“This is the kind of French movie they warned you about” — Olivier Assayas
Non-Fiction was one of the most popular films at TIFF; this may be largely due to director Oliver Assayas’ prestige among movie-lovers, along with an impressive cast led by Juliette Binoche; but the intriguing idea of the film, not a documentary but a drama, which attempts to address virtual reality and its effects on all aspects of our lives, and on our art, may also have had something to do with it.
Assayas’ films are not known for being straightforward tales, following a logical plot, with a beginning, a middle, and an end. Events in his productions often flow naturally, their direction and importance determined by their connection to the characters, the film’s central theme, or both – not by their place in a linear storyline. His approach makes for some fascinating, if challenging, work, including past efforts to incorporate social media into the story – most notably the unusual extended scene in Personal Shopper, which used, with surprising effectiveness, a sinister series of texts as part of a story about the supernatural – but with his most recent film, Assayas has even further loosened his hold on conventional plot structure. ‘Doubles Vies’ (Double Lives), the original French title, also released under the title Non-Fiction and originally called E-book, is a comedy/drama whose style hints at cinema verité, following a series of conversations, social gatherings, workplace discussions, and other forms of human interaction, all relating back in some way to one theme: virtual reality, its overwhelming presence, how it influences our lives, culture, art, human contact, and even our understanding of the nature of reality. The conflict between the real and the false, and the difficulty in being sure which is which in a world that depends so much on the virtual or fake rather than the tangibly real, runs through every scene, either overtly or indirectly.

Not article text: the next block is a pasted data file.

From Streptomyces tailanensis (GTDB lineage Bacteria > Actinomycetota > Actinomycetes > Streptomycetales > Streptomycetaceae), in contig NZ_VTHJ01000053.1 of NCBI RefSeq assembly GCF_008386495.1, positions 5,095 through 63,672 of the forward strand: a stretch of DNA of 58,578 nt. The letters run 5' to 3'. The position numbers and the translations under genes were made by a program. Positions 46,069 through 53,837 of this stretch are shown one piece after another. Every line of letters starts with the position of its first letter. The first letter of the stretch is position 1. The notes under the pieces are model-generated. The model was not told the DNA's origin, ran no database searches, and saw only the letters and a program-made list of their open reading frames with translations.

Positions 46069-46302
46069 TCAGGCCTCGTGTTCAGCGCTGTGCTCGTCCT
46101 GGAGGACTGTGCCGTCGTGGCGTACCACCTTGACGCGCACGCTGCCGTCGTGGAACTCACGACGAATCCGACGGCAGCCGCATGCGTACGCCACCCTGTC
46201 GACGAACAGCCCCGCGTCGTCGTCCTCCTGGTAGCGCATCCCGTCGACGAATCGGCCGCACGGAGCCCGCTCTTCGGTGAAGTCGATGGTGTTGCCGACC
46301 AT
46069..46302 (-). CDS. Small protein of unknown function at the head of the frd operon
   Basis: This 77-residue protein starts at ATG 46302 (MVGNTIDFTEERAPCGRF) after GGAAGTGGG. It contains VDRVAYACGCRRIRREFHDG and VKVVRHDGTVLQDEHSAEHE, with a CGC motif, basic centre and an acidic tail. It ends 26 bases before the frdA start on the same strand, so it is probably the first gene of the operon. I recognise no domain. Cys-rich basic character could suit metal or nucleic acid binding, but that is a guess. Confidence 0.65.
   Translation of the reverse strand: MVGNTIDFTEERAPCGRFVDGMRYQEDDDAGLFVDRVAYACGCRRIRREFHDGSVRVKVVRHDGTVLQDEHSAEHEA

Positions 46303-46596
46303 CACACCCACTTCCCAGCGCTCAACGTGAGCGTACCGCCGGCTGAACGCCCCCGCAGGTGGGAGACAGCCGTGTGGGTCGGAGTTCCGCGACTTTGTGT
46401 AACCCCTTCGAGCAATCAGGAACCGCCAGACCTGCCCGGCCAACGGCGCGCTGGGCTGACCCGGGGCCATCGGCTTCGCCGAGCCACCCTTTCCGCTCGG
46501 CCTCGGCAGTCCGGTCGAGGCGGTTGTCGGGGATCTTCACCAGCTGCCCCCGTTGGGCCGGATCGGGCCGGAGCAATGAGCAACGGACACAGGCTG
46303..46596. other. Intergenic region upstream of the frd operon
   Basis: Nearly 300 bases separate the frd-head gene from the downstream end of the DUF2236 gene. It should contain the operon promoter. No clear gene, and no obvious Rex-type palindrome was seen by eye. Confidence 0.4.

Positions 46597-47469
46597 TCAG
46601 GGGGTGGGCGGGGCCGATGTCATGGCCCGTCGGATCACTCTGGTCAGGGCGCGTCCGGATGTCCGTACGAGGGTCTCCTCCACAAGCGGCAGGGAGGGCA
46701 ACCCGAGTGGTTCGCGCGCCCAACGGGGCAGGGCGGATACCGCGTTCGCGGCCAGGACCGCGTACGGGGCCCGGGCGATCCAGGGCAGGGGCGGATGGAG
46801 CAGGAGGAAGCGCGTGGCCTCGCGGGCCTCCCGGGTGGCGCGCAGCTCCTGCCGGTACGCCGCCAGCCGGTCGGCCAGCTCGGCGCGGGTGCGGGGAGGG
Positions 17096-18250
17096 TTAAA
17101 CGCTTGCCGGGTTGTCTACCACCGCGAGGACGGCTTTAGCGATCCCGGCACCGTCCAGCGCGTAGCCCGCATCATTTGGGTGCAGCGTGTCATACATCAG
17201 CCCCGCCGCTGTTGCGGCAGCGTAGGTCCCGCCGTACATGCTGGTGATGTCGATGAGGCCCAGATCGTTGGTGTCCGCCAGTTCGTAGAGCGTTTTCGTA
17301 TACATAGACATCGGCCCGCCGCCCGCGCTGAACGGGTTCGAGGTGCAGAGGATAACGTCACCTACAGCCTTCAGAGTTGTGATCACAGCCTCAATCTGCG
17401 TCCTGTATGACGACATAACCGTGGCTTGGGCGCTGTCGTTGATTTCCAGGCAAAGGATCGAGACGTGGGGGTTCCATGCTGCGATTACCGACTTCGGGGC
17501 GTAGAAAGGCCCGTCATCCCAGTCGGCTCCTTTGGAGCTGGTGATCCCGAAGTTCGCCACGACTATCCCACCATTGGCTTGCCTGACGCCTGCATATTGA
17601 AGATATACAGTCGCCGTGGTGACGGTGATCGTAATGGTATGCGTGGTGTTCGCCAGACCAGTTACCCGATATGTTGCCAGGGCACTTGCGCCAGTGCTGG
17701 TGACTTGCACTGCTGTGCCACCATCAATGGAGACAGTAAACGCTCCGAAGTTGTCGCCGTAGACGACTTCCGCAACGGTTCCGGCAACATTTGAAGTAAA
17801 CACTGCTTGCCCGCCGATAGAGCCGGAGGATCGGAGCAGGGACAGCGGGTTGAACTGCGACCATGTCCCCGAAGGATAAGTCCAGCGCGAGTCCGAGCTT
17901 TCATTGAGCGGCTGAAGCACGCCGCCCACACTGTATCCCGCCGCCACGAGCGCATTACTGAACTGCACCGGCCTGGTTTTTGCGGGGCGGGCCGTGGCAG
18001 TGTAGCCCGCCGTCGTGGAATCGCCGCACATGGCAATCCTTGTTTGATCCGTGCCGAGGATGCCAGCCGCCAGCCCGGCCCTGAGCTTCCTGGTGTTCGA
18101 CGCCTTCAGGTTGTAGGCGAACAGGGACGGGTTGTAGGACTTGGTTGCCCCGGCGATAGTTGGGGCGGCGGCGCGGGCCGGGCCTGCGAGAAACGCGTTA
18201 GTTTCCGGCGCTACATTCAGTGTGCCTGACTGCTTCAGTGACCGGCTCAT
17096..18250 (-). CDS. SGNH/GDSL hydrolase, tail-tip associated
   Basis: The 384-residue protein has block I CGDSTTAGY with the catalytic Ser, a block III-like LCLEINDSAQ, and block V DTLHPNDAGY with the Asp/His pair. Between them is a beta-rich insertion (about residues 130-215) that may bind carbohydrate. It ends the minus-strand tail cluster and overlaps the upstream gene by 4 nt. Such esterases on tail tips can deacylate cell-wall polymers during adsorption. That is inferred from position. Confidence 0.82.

The central characters are two couples: Alain (Guillaume Canet), a book publisher, and his wife Selena (Juliette Binoche), an actress; and author Leonard (Vincent Macaigne) and his wife Valerie (Nora Hamzawi), a political journalist. The open-ended plot which holds the film together has to do with the characters’ personal and professional lives. Alain’s company has been pressured to move into digital publishing, something he is uncomfortable with, feeling it will devalue the books he publishes but without being able to explain exactly why. Selena is an excellent actress who feels a bit ashamed of her role in a popular but lowbrow action television series, Collusion. Leonard is a well-known fiction writer who has been spinning his wheels for years, re-using the same themes and concepts that worked for him previously, and notorious for turning former lovers into characters in his novels. And Leonard’s wife, Valerie, is a dedicated professional who struggles with the bending of the truth her work often requires. The four main characters, their diverse personalities, and their respective professions, allow for several points of view to be represented in the early part of the film, which introduces the characters and consists of a series of business meetings and social gatherings, during which the main subject matter comes up in conversation in countless forms.
The conversation which opens the film, between publisher Alain and a group of friends, begins by talking about the value of Twitter. The discussion counters the immediate and easy conclusion that it is drivel, with a comment from a guest that it is similar to the frivolous but witty snark and competitive ridicule of the ancien regime. Talking over a recently published political diatribe, the guests go on to discuss the comparative impact of online as opposed to print commentary, whether print books are out of step with the times. An author notes that far more people read his online blog than his actual books. Some well-read guests bemoan the fact that, as they see it, online material results in less reading and more credulity, something which could disastrously affect political systems. They become indignant over the popularity of undemanding materials, such as colouring books for adults. By way of contrast, in a nearby bedroom, the host’s little boy is read a bedtime story – from a conventional, print storybook. Nothing is resolved, no single point of view wins out, but some key issues are raised, leading naturally to Alain’s painful obligation to have his publishing business digitised.